Research demonstrates that demand for wood leads to increased forest area and productivity. Wood-based bioenergy supports markets that help protect our forests from conversion to other uses.
Forests are my passion. I grew up on forestland in the U.S. South and am a conservationist to the core. But those who assert that trees used for bioenergy simply “release carbon that would otherwise stay locked up in forests” misunderstand science, economics, history and the motivations of private property owners—and it may harm both our forests and our climate.
Forests are incomparable among natural resources for the wide-ranging utility they provide to society. Importantly, they absorb one-third of global carbon emissions each year and will play a central role in any realistic effort to keep temperature rise below 1.5C. The EU’s Green Deal, which aims to plant 3 billion trees, is but one important policy seeking to curb global deforestation and keep global temperatures from spiraling higher.
However, often lost in policy debates about how to preserve, protect and increase our forests is the key role of markets in reducing forest conversion and maintaining their ability to serve as the planet’s most significant terrestrial carbon sink. The positive impact of forest markets on climate change can be dramatic. In total, expanding the market for wood could decrease net global emissions by as much as 31%.
This is due to a fundamental principle founded firmly in science and economic analysis and that should feature significantly in forest policy: forest product markets cause forest landowners to make investments that increase forest area and forest productivity. These investments can offset the carbon impacts associated with harvesting and reduce the conversion of forests to other land uses.
A great example in practice is the US South, which produces more industrial wood than any other single country. It is the EU’s largest source of imported wood bioenergy, accounting for nearly 20% of its total consumption. Wood bioenergy accounts for 2.7% of the wood harvested in the U.S. South, supplementing primary forest product markets like saw timber, paper and other industries that produce everyday products such as construction materials, furniture and paper.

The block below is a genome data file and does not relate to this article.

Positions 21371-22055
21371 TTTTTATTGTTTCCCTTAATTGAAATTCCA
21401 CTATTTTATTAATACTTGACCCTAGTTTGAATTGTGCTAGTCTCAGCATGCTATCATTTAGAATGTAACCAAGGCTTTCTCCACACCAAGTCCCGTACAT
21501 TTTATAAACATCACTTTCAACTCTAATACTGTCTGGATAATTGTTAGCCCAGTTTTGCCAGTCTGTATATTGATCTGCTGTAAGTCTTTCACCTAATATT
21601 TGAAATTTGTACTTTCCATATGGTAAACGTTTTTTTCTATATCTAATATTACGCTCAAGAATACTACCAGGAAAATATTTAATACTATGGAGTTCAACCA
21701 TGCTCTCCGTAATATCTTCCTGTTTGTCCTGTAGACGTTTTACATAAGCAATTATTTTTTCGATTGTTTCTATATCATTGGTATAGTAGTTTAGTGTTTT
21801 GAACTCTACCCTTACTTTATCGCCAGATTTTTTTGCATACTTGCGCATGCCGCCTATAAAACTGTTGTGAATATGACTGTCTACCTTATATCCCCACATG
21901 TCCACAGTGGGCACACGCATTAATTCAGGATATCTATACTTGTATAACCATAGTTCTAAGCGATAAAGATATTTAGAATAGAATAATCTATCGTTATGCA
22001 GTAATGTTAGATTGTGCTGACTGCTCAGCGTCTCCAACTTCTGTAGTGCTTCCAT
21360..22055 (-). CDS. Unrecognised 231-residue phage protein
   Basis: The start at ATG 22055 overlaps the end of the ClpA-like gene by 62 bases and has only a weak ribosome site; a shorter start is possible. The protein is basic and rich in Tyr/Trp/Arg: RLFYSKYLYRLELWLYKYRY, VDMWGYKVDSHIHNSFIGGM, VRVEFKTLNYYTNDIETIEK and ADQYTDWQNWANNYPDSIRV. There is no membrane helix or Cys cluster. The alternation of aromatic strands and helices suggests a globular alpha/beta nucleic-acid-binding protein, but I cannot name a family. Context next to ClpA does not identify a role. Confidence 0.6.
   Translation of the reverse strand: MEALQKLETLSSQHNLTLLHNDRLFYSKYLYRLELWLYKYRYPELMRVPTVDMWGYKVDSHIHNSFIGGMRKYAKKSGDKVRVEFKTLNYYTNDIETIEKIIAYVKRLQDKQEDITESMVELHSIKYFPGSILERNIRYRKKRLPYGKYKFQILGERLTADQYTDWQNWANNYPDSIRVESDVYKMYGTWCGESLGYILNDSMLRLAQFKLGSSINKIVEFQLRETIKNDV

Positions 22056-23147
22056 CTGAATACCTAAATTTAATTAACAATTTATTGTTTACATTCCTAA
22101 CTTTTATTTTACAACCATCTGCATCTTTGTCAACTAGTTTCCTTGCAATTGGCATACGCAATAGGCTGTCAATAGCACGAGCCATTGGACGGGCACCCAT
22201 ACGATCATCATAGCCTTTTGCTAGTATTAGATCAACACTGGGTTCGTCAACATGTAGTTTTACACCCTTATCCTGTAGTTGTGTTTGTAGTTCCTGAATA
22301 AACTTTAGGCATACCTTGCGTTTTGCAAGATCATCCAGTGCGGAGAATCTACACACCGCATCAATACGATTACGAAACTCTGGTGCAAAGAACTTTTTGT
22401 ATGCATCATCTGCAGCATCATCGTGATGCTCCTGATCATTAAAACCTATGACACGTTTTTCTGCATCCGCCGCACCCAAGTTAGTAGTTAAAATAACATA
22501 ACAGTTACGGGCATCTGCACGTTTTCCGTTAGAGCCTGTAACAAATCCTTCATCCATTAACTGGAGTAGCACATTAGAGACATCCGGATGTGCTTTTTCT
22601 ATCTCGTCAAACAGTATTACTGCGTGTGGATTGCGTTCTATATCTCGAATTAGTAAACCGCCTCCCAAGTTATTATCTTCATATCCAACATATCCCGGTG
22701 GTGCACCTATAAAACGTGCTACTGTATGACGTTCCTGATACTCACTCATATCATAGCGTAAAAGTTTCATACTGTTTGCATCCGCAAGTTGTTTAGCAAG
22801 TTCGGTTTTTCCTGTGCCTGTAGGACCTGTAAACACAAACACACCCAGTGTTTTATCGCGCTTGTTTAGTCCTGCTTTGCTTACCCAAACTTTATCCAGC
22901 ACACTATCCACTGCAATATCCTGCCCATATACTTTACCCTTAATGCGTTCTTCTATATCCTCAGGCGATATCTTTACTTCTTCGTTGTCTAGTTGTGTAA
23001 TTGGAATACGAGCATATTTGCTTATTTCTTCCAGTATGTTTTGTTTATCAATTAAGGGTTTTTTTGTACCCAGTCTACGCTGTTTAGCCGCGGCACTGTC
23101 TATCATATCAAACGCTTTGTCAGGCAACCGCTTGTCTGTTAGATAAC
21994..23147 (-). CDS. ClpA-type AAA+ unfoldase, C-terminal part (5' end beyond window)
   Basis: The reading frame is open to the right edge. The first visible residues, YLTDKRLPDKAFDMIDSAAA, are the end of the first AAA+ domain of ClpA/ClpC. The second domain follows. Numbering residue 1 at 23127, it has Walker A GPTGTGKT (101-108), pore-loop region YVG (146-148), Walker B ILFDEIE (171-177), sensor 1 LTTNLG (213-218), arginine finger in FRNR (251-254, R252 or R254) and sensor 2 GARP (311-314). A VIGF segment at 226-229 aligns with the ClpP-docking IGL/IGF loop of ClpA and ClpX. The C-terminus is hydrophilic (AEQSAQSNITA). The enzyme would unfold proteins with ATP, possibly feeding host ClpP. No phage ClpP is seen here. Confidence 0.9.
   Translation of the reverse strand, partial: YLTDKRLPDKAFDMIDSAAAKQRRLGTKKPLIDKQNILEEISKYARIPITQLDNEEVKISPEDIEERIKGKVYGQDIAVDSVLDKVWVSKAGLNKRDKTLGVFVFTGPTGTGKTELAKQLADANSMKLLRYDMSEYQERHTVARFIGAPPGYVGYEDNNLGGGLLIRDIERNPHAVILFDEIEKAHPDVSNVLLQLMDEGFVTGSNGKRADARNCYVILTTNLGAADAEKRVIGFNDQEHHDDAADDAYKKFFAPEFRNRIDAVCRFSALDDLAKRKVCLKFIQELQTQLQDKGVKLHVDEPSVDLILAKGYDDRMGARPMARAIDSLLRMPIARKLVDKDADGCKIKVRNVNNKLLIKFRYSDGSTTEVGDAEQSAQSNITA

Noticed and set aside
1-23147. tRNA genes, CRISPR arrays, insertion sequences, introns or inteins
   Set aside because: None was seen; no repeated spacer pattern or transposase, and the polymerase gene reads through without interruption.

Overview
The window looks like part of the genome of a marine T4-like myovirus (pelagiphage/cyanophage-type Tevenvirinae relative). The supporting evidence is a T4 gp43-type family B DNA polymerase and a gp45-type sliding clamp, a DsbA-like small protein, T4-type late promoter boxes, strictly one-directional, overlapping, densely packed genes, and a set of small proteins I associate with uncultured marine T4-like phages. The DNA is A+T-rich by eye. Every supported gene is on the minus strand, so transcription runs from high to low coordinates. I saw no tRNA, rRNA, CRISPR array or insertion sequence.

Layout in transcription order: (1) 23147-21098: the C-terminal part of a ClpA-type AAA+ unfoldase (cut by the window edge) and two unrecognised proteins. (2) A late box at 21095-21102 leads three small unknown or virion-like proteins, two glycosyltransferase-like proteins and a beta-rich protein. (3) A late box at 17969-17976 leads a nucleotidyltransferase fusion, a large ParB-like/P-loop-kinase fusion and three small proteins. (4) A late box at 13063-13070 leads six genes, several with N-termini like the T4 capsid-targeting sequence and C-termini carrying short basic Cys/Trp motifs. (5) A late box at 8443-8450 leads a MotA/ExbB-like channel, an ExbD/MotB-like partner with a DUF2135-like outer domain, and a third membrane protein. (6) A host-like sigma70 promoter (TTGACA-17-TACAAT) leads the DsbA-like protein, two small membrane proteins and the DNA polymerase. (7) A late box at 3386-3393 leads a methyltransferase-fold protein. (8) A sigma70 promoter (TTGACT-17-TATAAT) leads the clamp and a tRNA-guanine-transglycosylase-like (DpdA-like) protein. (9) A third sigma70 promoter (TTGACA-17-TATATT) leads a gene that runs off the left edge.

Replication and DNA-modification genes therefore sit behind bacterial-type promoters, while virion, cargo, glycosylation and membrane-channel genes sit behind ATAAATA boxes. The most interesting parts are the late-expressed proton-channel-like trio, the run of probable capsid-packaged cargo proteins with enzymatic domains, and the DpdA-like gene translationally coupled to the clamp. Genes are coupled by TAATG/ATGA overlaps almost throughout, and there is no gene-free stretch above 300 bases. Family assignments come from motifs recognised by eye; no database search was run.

In the U.S. South, 86 percent of forests are privately owned. These landowners expect economic returns, and in the absence of a range of forest product markets, they are far more likely to convert forestland to agricultural, industrial, commercial, or residential uses. This would result in not only emissions into the atmosphere as forest carbon is displaced, but also the loss of a massive carbon sink to pull carbon out of the atmosphere in the future. In fact, the US Forest Service projects that up to 13 percent of southern U.S. forests could be lost over the next 50 years due primarily to urbanization. Markets have played a critical role in restoring US forests in the past and will be even more important in avoiding deforestation in the future.
A 2018 study found that increased demand for forest products would result in increased forest management in the U.S. South, and consequently a greater contribution to the U.S. forest carbon sink. This supports a 2015 study finding that forestland in the U.S. could increase by 13,800 sq km from 2007 to 2032 under a high-demand scenario for wood bioenergy. And a 2020 study found that greater demand for wood bioenergy could increase total global forest area up to 30% by 2100.
The bipartisan environmental policy think tank Resources for the Future found that market forces and increased demand for forest products cause forest managers to “increase the area and intensity of forest production thereby offsetting much and often all and more of the carbon released in bioenergy production.”
Ultimately, sustainable biomass will be an important part of the overall global forest economy and the regulation of climate change in the future. It provides an additional income source for landowners alongside other primary uses for wood, and supports markets that provide important incentives to keep forests intact and expand forestland onto currently unforested lands.
There is emotional appeal in arguing that forests should not be used, especially for bioenergy. I understand. I grew up on beautiful forestland that my family plans to preserve for many generations. But that appeal should not blind us to the complex drivers of forest loss and the motivations of those who actually own the forests.
Policymakers must consider both sound science and the economic incentives faced by forest owners to preserve and expand forest resources. Only by sustainably using our forests will we be able to save them.
Blake Hudson is Samuel T. Dell Professor of Law & Co-Director, Environmental, Land Use, and Real Estate Law Program at the University of Florida.